Artist Salvador Dali’s bones to be exhumed in Spain for paternity test

By Aritz Parra, The Associated Press

MADRID — A Spanish judge on Monday ordered the remains of artist Salvador Dali to be exhumed to settle a paternity suit, despite opposition from the state-run foundation that manages the artist’s estate.

Dali, considered one of the fathers of surrealist art, died in 1989 and is buried in his museum in the northeastern town of Figueres.

Pilar Abel, a tarot-card reader from the nearby city of Girona who was born in 1956, says she is the offspring of an affair between Dali and her mother, Antonia.

At the time of the alleged affair, Dali was married to his muse, Gala, who died seven years before the painter. Gala had a daughter from an earlier marriage but the couple had no children of their own. Upon his death, at age 84, Dali bestowed his estate to the Spanish state.

On Monday, a Madrid court statement said that tests with DNA from Dali’s embalmed body were necessary because there were no other existing biological remains with which to make a genetic comparison.

Abel’s court litigation started in 2015 when she sued the Ministry of Finance, as the trustee of Dali’s estate, and the Gala Dali Foundation that was created to administer it.

“What she wants is to have a result of the tests with full guarantee in order to finish with this as soon as possible,” Abel’s lawyer Enrique Blanquez told The Associated Press.

If there’s a match, Abel could use Dali as her surname and pursue further legal action to claim her rights over the artist’s work and property, which according to regional laws could amount to 25 percent of all of the estate.

The Gala Dali Foundation will appeal Monday’s decision, foundation spokeswoman Imma Parada said in an e-mailed statement.

But according to Blanquez, the appeal could not immediately stop the exhuming of …read more

Source:: The Denver Post

No awards but one big honor for Rudy Gobert on his 25th birthday

SALT LAKE CITY — Rudy Gobert is never a player who shies away from a challenge, an opponent, a possible shot to swat or an opportunity to express his opinion.

That was the case this past season when his French pal Nicolas Batum tweeted to him after the All-Star selections were made.

“So,” Batum wrote, “no All Star for @rudygobert27 (thinking face emoji) … DPOY I guess.”

Gobert’s response was oh-so Gobert.

“They already decided who the DPOY (Defensive Player of the Year) is gonna be Nic,” the Jazz center wrote. “I’ll just keep controlling what I can control and keep helping my team win games.”

Although The Stifle Tower might not have been correct about the award’s recipient being determined at that point — voting by the media panel wasn’t for another three months — the result turned out how he anticipated.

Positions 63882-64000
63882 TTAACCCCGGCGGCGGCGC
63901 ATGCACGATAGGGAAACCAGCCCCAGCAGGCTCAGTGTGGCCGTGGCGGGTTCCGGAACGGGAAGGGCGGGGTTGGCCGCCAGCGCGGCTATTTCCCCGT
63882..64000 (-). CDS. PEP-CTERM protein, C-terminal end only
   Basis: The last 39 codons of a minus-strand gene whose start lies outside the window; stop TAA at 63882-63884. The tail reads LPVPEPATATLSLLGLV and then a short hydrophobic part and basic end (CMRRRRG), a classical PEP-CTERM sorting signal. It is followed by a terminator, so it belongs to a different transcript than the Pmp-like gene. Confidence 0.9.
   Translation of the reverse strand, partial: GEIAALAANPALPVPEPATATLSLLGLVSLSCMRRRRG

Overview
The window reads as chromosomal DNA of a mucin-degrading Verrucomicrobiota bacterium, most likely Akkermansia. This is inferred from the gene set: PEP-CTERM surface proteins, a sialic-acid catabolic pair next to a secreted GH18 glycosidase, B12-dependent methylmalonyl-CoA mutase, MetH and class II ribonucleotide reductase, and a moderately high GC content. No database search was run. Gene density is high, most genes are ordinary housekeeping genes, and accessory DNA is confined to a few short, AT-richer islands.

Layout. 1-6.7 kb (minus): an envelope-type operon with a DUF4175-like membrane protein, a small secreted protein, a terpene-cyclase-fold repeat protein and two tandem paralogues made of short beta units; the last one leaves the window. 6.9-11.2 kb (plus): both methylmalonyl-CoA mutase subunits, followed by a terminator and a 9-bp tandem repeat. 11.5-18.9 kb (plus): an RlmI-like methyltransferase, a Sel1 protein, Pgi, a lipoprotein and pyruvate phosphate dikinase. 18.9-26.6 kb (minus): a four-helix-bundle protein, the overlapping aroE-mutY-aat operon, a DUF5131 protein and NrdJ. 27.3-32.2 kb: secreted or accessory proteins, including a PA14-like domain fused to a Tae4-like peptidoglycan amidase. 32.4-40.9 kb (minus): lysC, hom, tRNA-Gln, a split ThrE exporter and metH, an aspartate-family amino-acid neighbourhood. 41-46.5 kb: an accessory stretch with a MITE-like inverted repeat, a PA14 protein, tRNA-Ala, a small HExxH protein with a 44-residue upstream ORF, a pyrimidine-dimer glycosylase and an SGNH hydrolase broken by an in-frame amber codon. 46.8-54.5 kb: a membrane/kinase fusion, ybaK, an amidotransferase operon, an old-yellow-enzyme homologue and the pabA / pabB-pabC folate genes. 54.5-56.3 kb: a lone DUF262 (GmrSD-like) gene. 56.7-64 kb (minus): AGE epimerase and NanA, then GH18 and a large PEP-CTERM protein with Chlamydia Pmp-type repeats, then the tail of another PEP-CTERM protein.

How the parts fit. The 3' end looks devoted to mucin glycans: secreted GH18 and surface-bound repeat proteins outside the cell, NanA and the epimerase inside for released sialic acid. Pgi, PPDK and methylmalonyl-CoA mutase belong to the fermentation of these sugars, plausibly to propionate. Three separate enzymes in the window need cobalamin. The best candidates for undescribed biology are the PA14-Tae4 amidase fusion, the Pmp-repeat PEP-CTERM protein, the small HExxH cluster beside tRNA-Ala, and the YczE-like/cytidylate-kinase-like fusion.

Gobert was a finalist but did not receive DPOY honors during Monday’s inaugural NBA Awards Show. Warriors big man Draymond Green, often lauded for his defensive versatility, ran away with the award, picking up 434 total points and 73 first-place votes.

Gobert, the NBA leader in blocked shots, defensive win shares, and defensive real plus-minus, was the DPOY runner-up with 269 total points and 16 first-place votes. Spurs forward Kawhi Leonard was third with 182 points and 11 first-place votes.

Gobert was also a finalist for the Most Improved Player award, but the 7-foot-1 center was also passed up for that award in favor of Bucks star Giannis Antetokounmpo (428 points, 80 first-place votes).

Gobert was third (113 points, one first-place vote) after Denver center Nikola Jokic (161, 14). Jazz wings Gordon Hayward (three third-place votes) and Joe Ingles (one vote) were among the 25 NBA players who received a MIP nod.

It might play to the Jazz’s advantage that Gobert didn’t win the two prestigious awards …read more

Source:: Deseret News – Sports News

Utah wildfire grows to largest active fire in the U.S.

By Brady Mccombs, The Associated Press

SALT LAKE CITY — The nation’s largest wildfire has forced more than 1,500 people from their homes and cabins in a southern Utah mountain area home to a ski town and popular fishing lake.

Firefighters battled high winds Monday as they fought a fire that has grown to 72 square miles (184 square kilometers) and burned 13 homes — larger than any other fire in the country now, state emergency managers said.

Some flames reached 100 feet high, while fire crews faced dry, windy conditions Tuesday and a “high potential” for extreme fire behavior, officials said late Monday.

The estimated firefighting costs now top $7 million for a fire started June 17 near the Brian Head Resort by someone using a torch tool to burn weeds, they said. Investigators said they know who the culprit is, but they haven’t yet released the person’s identity or what charges will be leveled.

Crews in California, meanwhile, got a handle on a brush fire that closed a freeway. Arizona firefighters had to ground aircraft because of unauthorized drones over a fire near Flagstaff.

The Utah fire began near the ski resort town of Brian Head, generally known for weekend getaway homes for Las Vegas residents. It has spread several miles east to an area around Panguitch Lake, a popular spot for fishing.

Authorities ordered more evacuations Monday in a sparsely populated area as stronger winds and lower humidity develop that could push fire growth north after calmer weather kept its growth in check over the weekend. The fire is about 10 percent contained.

About 175 people have been briefly allowed back to their homes near Panguitch Lake since Sunday under escort, said Denise Dastrup with the Garfield County Sheriff’s Office.

Randi Powell said her grandfather is hoping to get up to see his cabin on Tuesday. …read more

Source:: The Denver Post